Appellant also obtained a ruling. The State wished to exclude Dr. Altschuler's testimony entirely. The trial court denied that blanket request, instead ruling that appellant could call Dr. Altschuler for “whatever purpose” that he wished-subject to one important exception, which the State does not mention-and that the State could object and obtain rulings during testimony before the jury.13 The important exception was that the trial court would not allow Dr. Altschuler to testify about appellant's state of mind. The trial court repeatedly indicated that it was presently ruling that this line of testimony was prohibited. Accordingly, that ruling was not part of the trial court's general in limine ruling, and the court's ruling prohibiting testimony on appellant's mental state thus sufficed to preserve error. Compare Wilkerson v. State, 881 S.W.2d 321, 326 (Tex.Crim.App.1994) (holding that ruling on pretrial motion in limine does not preserve error) with Tex.R.App. P. 33.1(a)(2)(A) (requiring for preservation that court “[rule] on the request, objection, or motion, either expressly or implicitly․”).
And appellant did not waive that ruling by then deciding not to present Dr. Altschuler's testimony. It was apparently because the trial court had ruled that appellant could not call the doctor to testify on appellant's mental state at the time of the murder that appellant decided to take the stand to give evidence on this topic, with the doctor staying on as only a consulting expert. Accordingly, appellant did not waive the trial court's ruling excluding the doctor's testimony on this ground.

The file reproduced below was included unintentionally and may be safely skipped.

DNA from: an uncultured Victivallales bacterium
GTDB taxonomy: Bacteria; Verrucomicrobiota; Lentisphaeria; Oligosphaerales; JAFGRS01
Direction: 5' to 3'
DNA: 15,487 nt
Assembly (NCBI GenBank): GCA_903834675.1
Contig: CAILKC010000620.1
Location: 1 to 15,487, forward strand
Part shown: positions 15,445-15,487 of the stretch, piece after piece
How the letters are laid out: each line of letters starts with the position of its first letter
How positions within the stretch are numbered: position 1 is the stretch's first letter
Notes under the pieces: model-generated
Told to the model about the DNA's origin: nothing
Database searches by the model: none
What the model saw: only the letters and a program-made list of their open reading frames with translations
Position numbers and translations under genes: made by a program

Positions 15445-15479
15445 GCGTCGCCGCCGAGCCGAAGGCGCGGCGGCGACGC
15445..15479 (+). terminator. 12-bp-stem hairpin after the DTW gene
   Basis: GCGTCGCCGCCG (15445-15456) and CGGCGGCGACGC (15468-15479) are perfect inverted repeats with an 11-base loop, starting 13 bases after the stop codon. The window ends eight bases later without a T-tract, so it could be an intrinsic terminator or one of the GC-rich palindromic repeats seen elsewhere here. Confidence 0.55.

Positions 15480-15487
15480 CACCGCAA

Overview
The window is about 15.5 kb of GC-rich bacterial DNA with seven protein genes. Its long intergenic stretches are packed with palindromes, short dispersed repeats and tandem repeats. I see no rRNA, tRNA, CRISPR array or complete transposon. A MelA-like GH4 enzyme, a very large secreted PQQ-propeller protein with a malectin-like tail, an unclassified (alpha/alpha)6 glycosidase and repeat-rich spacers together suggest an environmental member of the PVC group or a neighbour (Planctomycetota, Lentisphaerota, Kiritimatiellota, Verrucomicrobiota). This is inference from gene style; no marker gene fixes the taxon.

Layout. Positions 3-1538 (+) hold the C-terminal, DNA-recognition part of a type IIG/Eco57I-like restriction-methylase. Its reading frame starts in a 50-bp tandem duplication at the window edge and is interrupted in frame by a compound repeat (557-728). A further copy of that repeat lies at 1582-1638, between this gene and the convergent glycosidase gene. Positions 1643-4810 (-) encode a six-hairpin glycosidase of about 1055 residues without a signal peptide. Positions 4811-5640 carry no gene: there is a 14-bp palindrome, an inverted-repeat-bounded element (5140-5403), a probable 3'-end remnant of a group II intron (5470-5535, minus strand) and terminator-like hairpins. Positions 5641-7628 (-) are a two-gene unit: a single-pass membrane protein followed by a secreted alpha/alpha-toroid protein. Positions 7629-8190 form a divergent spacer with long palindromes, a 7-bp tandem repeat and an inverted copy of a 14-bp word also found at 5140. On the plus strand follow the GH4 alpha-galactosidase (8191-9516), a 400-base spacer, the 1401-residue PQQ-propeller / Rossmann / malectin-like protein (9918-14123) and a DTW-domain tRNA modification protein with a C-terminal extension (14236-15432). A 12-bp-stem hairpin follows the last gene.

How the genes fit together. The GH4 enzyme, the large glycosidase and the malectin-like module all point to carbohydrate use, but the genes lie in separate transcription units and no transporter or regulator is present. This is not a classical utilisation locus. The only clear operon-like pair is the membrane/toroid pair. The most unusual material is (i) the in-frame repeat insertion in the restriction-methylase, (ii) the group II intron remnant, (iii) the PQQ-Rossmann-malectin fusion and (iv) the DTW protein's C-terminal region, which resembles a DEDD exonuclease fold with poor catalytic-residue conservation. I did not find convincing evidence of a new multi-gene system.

2. Dr. Altschuler's expert opinion concerning how appellant's dissociative disorder affected appellant's behavior after the murder
In contrast, appellant never mentioned during the voir dire hearing that Dr. Altschuler would have testified about how appellant's dissociative disorder accounted for appellant's behavior after the killing.14 Therefore, appellant waived any argument that the trial court erred in excluding Dr. Altschuler's expert opinion concerning how appellant's dissociative disorder affected appellant's behavior after the murder. See Tex.R.App. P. 33.1(a)(1)(A), (B); Tex.R. Evid. 103(a)(2).